SciELO - Scientific Electronic Library Online

 
vol.36 issue8Antioxidant dietary deficiency induces caspase activation in chick skeletal muscle cellsDistribution of biglycan and decorin in rat dental tissue author indexsubject indexarticles search
Home Pagealphabetic serial listing  

Services on Demand

Journal

Article

  • English (pdf)
  • Article in xml format
  • How to cite this article
  • SciELO Analytics
  • Curriculum ScienTI
  • Automatic translation

Indicators

Related links

Share


Brazilian Journal of Medical and Biological Research

Print version ISSN 0100-879XOn-line version ISSN 1414-431X

Braz J Med Biol Res vol.36 no.8 Ribeirão Preto Aug. 2003

http://dx.doi.org/10.1590/S0100-879X2003000800011 

Braz J Med Biol Res, August 2003, Volume 36(8) 1055-1059

Glycosaminoglycans affect the interaction of human plasma kallikrein with plasminogen, factor XII and inhibitors

A.J. Gozzo1, V.A. Nunes1, H.B. Nader1, C.P. Dietrich1, A.K. Carmona2, M.U. Sampaio1, C.A.M. Sampaio1 and M.S. Araújo1

Departamentos de 1Bioquímica and 2Biofísica, Escola Paulista de Medicina, Universidade Federal de São Paulo, São Paulo, SP, Brasil

Abstract
Text
References
Correspondence and Footnotes


Abstract

Human plasma kallikrein, a serine proteinase, plays a key role in intrinsic blood clotting, in the kallikrein-kinin system, and in fibrinolysis. The proteolytic enzymes involved in these processes are usually controlled by specific inhibitors and may be influenced by several factors including glycosaminoglycans, as recently demonstrated by our group. The aim of the present study was to investigate the effect of glycosaminoglycans (30 to 250 µg/ml) on kallikrein activity on plasminogen and factor XII and on the inhibition of kallikrein by the plasma proteins C1-inhibitor and antithrombin. Almost all available glycosaminoglycans (heparin, heparan sulfate, bovine and tuna dermatan sulfate, chondroitin 4- and 6-sulfates) reduced (1.2 to 3.0 times) the catalytic efficiency of kallikrein (in a nanomolar range) on the hydrolysis of plasminogen (0.3 to 1.8 µM) and increased (1.9 to 7.7 times) the enzyme efficiency in factor XII (0.1 to 10 µM) activation. On the other hand, heparin, heparan sulfate, and bovine and tuna dermatan sulfate improved (1.2 to 3.4 times) kallikrein inhibition by antithrombin (1.4 µM), while chondroitin 4- and 6-sulfates reduced it (1.3 times). Heparin and heparan sulfate increased (1.4 times) the enzyme inhibition by the C1-inhibitor (150 nM).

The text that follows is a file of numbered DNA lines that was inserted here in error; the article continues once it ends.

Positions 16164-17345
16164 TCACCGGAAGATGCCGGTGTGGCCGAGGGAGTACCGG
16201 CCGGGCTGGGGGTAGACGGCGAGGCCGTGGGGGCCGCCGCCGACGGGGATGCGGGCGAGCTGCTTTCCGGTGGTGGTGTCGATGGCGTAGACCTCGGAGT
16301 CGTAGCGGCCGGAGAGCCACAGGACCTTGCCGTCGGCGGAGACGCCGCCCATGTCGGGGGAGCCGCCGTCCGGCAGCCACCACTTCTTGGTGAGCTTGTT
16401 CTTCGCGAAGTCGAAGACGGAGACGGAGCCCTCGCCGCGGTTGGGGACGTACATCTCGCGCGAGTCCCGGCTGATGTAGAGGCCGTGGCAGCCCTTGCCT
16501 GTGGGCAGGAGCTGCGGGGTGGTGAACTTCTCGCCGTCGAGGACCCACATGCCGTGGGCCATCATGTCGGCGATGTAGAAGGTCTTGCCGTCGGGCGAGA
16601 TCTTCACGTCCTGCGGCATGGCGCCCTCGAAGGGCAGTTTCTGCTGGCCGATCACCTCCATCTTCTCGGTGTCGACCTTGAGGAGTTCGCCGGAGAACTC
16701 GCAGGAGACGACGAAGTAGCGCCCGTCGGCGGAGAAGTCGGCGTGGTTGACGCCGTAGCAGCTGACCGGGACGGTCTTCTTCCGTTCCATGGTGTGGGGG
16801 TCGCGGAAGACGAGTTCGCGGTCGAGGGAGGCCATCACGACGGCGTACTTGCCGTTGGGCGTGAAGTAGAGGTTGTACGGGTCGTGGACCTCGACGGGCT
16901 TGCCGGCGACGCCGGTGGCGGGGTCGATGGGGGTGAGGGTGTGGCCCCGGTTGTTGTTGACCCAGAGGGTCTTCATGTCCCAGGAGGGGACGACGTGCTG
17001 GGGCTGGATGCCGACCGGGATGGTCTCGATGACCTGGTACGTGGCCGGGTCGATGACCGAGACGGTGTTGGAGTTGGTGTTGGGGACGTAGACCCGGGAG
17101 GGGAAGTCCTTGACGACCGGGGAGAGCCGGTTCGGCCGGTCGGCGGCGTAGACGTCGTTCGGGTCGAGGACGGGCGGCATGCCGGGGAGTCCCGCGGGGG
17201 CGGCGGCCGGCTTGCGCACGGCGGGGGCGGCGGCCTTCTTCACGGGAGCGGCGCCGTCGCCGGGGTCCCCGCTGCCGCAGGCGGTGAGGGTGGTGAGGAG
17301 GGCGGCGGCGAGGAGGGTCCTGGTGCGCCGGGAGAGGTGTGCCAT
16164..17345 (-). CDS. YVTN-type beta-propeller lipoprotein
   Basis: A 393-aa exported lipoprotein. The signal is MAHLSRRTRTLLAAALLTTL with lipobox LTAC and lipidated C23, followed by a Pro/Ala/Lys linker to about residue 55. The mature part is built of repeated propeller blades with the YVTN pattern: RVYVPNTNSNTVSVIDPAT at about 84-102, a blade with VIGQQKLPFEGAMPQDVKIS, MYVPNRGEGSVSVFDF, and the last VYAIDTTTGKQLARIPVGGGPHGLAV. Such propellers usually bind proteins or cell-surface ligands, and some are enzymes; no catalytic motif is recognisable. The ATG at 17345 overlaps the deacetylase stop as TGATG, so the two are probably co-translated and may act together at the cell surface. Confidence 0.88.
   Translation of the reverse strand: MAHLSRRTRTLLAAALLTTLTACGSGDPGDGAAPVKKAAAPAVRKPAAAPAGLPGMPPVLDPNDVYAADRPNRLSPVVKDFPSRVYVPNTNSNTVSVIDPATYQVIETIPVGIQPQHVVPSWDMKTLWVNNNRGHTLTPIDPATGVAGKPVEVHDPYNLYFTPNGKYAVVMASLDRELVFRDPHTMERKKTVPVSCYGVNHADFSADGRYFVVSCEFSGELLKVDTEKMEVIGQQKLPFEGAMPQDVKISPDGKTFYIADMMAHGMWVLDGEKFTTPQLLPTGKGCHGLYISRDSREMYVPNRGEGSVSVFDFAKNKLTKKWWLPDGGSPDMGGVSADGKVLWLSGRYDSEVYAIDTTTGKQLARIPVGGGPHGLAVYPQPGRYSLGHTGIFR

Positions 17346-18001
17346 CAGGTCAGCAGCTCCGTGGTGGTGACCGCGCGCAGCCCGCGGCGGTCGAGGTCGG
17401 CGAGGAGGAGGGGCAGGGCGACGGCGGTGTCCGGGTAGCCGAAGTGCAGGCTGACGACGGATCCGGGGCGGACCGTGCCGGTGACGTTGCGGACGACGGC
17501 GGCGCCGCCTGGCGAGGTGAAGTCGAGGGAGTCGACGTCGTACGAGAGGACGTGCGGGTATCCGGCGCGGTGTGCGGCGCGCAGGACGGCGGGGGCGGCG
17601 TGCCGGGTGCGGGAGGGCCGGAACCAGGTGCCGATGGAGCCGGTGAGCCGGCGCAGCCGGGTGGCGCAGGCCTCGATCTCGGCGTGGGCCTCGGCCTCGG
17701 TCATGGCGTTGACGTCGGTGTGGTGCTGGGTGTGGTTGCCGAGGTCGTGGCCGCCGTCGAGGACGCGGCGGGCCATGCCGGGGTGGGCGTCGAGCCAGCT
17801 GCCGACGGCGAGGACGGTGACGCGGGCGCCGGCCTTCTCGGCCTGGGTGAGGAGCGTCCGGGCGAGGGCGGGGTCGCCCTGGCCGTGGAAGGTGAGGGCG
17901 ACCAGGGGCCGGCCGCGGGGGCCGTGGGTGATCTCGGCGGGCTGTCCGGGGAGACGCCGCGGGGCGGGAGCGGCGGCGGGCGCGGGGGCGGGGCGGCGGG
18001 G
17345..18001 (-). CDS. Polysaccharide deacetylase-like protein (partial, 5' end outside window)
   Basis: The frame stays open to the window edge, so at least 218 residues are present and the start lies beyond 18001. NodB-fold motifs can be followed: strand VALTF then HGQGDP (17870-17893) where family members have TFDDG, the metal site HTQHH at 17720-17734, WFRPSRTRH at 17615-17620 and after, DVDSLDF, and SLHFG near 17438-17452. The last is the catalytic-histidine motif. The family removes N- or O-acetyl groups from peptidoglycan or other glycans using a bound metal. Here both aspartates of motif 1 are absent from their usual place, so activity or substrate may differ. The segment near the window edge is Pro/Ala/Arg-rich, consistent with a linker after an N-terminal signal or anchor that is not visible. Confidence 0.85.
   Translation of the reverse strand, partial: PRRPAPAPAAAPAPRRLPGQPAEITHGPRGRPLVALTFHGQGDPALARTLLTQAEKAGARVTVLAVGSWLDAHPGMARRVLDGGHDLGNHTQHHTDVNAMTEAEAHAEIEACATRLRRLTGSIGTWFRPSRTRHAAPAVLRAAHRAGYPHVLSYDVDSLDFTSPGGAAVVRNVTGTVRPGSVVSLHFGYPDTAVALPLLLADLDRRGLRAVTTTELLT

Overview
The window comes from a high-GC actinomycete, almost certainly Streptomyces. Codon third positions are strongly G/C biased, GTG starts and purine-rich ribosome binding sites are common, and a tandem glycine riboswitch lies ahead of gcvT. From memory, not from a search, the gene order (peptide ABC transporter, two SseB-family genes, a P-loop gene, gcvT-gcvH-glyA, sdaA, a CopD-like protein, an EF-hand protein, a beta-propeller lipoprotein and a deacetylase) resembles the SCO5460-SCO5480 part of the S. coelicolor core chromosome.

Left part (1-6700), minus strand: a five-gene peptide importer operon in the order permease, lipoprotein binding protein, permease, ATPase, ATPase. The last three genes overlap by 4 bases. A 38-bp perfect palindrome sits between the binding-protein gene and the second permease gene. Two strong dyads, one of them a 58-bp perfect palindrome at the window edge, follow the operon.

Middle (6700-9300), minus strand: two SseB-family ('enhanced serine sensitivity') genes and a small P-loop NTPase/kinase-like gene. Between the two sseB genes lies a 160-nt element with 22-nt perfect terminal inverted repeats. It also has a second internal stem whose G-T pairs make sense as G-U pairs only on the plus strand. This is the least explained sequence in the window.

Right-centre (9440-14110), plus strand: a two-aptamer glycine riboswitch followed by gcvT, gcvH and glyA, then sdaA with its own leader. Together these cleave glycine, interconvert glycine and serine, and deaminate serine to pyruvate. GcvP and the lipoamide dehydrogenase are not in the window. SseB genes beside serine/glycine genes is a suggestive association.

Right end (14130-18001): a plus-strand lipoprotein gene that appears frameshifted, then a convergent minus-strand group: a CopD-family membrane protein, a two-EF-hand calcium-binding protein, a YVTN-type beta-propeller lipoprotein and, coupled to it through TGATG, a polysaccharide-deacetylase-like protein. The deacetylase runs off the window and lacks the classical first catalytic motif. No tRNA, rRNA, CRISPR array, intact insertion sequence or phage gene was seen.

Key words: Glycosaminoglycans, Human plasma kallikrein, Plasminogen, Factor XII, C1-inhibitor, Antithrombin


Plasma prekallikrein is a protein that circulates in blood as the zymogen of human plasma kallikrein (huPK). Kallikrein may be involved in several physiological pathways such as activation of factor XII (1) and plasminogen by direct cleavage of the zymogen (2) or by activation of pro-urokinase (3).

The participation of huPK in physiological processes requires the existence of several controlling factors. Specific proteins have been found to inhibit huPK activity. On the other hand, biological compounds in contact with circulating proteinases such as plasma kallikrein are thought to affect their activity (4,5). The glycosaminoglycans (GAGs) are macromolecules present in blood vessels, which may interfere with kallikrein activity or inhibition (6,7). Recently we demonstrated that GAGs affect the action of huPK on kininogen hydrolysis and inflammation (8). In the present study, we report on the influence of some GAGs on other processes in which huPK participates such as plasminogen and factor XII activation, and on huPK inactivation by the physiological inhibitors C1-inhibitor and antithrombin.

The effect of GAGs on plasminogen activation by huPK was studied by determining plasmin activity on a synthetic substrate. Briefly, 3.1 nM huPK (8) in 50 mM tris(hydroxymethyl)aminomethane (Tris) buffer, pH 7.4, 12 mM NaCl, with or without 30 µg/ml GAGs (9), was incubated with plasminogen (0.3 to 1.8 µM) for 2 h at 37ºC as described (2). The chromogenic peptide H-D-valyl-leucyl-lysine p-nitroanilide (H-D-Val-Leu-Lys-pNan, 0.56 mM) was used to monitor plasmin activity. Plasmin generation corresponds to hydrolyzed plasminogen and its concentration was determined by comparison to the initial velocities of reaction using commercial plasmin as standard (data not shown). The catalytic parameters (KM and kcat) calculated for plasminogen hydrolysis in the absence of any GAGs agreed with those reported by others (2). Bovine dermatan sulfate, chondroitin 4-sulfate, chondroitin 6-sulfate, tuna dermatan sulfate and heparan sulfate reduced the catalytic efficiency of huPK from 63 to 16%, while heparin was the only GAG that increased this hydrolysis (44%), as shown in Table 1.